25 February 2016
Buying a house is a significant commitment and is not without its risks both financially and personally so it is wise to take legal advice at an early stage to protect your interests.
Saving towards a deposit
If you are saving towards your first home, then you might want to consider a designated Help to Buy ISA.
These savings accounts earn interest at a rate set by the ISA provider. In addition the government will give you a bonus of 25 per cent, up to a maximum of £3,000, when you use the funds to buy a qualifying property.
Under Help-to-buy, there are two schemes which can help you fund a house up to the value of £600,000:
- an equity loan scheme, which offers an interest free government loan of up to 20 per cent of the value of the property for the first five years – you need to put in a five per cent deposit and will need to get a mortgage for the 75 per cent balance; or
- a mortgage guarantee scheme, where the government will guarantee up to 15 per cent of your mortgage loan, and you also need to put in a five per cent deposit.
Both schemes are limited to fund the purchase of a property up to the value of £600,000. It must be for your only home and the assistance is not available for investments in buy-to-let or second homes.
The equity scheme is only available for new build properties. Your solicitor will carry out searches about the land it is built on and make sure you are provided with NHBC guarantees on completion.
The mortgage guarantee scheme applies to new and existing homes. For existing properties, it is important that your solicitor checks the land registry title for any title defects and will also check that any alterations have planning permission and/or building regulation approval.
Both schemes are now available to both first-time buyers and existing home owners. You will need to have a relatively clean credit history as anyone with a county court judgment for over £500 in the previous three years will be automatically barred. Your solicitor can look at your credit history and advise you on any adverse credit.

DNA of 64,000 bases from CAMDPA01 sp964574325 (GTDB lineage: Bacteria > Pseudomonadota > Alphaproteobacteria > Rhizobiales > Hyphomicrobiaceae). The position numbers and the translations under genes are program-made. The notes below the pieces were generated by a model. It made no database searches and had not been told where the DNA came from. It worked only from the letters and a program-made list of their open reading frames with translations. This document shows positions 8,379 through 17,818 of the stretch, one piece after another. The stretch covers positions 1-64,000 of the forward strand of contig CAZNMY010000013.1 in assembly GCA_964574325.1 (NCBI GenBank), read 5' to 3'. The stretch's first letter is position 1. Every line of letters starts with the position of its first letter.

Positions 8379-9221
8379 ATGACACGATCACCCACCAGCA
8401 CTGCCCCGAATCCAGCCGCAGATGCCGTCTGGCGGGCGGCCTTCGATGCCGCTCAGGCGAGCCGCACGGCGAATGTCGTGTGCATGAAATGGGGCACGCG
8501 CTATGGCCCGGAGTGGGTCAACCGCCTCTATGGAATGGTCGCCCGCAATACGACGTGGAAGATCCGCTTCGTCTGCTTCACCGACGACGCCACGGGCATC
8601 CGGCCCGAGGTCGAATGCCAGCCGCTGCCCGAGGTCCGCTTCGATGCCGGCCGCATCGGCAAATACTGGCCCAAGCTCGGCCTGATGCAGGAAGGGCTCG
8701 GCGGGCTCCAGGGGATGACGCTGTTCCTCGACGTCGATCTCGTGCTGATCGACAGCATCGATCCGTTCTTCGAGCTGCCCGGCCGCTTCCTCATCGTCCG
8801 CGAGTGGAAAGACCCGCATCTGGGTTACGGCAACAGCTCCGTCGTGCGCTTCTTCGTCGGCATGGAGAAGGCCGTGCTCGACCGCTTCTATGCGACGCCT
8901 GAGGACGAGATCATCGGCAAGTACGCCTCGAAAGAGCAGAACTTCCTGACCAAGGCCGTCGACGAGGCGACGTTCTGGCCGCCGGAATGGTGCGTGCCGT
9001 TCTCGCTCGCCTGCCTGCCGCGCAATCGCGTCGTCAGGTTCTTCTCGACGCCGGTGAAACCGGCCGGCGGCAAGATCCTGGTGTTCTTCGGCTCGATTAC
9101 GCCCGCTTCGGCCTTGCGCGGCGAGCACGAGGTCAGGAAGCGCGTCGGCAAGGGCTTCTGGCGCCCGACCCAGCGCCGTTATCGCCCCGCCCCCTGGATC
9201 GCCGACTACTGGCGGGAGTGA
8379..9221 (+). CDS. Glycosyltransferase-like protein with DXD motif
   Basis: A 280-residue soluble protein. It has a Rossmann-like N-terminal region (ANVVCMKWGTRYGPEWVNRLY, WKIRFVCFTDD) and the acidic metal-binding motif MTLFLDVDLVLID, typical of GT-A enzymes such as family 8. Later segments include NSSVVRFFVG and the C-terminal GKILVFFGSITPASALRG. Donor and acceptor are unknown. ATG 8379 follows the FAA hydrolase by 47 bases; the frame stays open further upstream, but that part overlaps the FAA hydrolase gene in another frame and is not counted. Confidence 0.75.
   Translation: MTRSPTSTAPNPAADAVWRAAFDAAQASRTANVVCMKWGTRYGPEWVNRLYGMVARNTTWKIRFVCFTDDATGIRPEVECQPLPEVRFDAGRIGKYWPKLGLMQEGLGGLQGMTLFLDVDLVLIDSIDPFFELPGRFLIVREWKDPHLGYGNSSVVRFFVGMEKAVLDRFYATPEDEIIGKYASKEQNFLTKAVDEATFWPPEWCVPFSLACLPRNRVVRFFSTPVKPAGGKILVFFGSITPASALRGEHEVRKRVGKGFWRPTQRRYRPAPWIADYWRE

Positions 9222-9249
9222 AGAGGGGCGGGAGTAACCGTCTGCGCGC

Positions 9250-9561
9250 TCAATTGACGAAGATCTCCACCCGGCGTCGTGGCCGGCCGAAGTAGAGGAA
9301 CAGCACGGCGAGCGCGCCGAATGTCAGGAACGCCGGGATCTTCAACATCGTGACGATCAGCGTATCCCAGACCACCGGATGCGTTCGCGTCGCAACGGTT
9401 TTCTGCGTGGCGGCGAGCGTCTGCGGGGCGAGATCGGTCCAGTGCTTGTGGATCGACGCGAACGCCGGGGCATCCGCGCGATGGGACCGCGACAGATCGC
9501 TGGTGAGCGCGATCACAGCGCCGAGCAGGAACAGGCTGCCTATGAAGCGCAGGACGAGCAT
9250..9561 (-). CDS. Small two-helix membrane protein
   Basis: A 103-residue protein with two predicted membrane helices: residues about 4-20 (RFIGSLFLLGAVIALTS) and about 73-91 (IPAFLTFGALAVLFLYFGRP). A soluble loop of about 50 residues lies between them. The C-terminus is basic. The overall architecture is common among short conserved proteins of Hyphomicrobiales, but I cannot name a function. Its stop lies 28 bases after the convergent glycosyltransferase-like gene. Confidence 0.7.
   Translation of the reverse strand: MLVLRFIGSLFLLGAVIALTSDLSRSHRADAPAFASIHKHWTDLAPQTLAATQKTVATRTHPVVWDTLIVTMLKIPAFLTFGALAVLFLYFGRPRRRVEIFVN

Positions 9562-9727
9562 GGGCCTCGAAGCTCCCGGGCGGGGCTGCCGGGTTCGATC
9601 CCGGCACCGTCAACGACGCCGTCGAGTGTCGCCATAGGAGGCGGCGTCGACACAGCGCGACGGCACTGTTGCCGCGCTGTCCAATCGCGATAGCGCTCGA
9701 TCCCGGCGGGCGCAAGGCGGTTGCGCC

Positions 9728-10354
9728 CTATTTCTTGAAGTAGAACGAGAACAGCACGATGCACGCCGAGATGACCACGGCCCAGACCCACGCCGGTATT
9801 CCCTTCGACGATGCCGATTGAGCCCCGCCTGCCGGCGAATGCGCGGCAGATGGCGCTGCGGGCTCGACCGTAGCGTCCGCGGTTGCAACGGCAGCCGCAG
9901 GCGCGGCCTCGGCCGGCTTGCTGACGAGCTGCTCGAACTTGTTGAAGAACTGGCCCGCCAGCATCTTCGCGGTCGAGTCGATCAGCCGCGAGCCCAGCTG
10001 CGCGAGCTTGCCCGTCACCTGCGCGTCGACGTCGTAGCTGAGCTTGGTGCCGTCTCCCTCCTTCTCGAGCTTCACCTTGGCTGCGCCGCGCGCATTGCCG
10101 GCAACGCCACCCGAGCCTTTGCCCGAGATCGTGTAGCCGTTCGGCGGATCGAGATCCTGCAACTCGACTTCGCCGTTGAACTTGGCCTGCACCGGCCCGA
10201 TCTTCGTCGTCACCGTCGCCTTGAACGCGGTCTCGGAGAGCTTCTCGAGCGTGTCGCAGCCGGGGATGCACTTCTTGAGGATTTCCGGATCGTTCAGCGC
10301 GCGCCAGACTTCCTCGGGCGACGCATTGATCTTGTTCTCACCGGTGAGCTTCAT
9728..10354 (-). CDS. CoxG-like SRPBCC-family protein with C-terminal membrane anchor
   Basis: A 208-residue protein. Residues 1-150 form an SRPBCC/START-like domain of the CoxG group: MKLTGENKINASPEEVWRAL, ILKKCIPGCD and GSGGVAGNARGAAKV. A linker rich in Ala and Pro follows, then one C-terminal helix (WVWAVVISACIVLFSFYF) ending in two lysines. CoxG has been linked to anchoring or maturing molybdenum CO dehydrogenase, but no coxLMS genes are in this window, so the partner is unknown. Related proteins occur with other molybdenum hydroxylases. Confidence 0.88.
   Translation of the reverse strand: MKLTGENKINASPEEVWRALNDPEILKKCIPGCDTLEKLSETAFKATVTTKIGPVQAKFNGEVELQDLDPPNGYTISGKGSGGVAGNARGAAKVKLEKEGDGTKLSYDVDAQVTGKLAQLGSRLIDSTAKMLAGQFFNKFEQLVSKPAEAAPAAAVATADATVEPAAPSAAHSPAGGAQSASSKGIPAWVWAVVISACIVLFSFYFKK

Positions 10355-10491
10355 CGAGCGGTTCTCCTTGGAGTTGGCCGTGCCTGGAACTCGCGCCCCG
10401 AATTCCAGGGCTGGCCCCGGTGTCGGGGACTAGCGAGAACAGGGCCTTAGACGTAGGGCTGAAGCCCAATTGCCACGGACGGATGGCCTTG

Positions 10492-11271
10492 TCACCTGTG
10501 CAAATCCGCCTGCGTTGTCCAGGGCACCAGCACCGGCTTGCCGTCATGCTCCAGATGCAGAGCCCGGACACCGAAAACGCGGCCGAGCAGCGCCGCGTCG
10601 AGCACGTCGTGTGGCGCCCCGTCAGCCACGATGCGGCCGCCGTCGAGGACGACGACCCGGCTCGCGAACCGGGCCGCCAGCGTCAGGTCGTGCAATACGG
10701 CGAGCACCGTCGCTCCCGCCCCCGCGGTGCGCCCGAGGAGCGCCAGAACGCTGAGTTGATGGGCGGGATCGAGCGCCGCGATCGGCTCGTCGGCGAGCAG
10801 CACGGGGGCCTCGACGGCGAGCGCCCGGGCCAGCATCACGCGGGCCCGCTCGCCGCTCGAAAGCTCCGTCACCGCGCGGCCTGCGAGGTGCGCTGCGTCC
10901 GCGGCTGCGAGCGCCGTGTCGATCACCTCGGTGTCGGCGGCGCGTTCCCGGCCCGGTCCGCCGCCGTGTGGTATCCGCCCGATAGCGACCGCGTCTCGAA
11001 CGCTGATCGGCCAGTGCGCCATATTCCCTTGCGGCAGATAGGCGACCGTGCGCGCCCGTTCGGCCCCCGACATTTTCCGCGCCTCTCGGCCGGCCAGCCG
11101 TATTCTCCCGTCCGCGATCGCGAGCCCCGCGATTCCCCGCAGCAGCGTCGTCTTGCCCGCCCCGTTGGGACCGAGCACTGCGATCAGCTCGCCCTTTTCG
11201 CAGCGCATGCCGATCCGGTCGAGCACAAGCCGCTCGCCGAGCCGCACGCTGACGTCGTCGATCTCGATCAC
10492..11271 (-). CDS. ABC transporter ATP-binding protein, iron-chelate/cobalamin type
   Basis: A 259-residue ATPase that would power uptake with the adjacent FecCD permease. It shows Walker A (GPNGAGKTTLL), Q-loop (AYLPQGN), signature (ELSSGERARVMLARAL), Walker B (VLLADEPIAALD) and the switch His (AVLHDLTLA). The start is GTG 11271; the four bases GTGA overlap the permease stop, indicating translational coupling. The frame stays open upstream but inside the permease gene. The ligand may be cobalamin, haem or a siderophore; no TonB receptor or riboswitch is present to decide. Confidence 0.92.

If you are not married and intending to pool your finances to raise a deposit, you should also consider making a will. This will record your intentions for who you would like to inherit your share of the property when you die.
The equity loan is interest free for the first five years, and after that there is an increasing fee payable yearly. This does not go toward repaying the loan itself so you will have to make separate arrangements to do this. This loan can be repaid early subject to conditions and fees.
The equity loan has to be repaid in full when the property is sold or your mortgage ends, as a percentage of the property’s market value at that time. This may be higher than the original loan value. If you have made home improvements that added to the increase in value of the property, your solicitor may be able to negotiate to have the figure reduced. One option may be to remortgage to repay the loan.
The mortgage guarantee scheme only lasts for the first seven years. During that time, if you do not keep up your mortgage repayments and your house is repossessed, you will lose your deposit first before the guarantee kicks in for the lender.
Under the Help-to-buy schemes you will still own your property and be free to sell when you want, but you should take legal advice to make sure you are not tied to onerous conditions that you will regret.
Based in Stoke-on-Trent, Staffordshire, our specialist residential property solicitors provides conveyancing services throughout Staffordshire and Cheshire. To find out more, contact 01782 577000 or contact:
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The contents of this article are for the purposes of general awareness only. They do not purport to constitute legal or professional advice. The law may have changed since this article was published. Readers should not act on the basis of the information included and should take appropriate professional advice upon their own particular circumstances.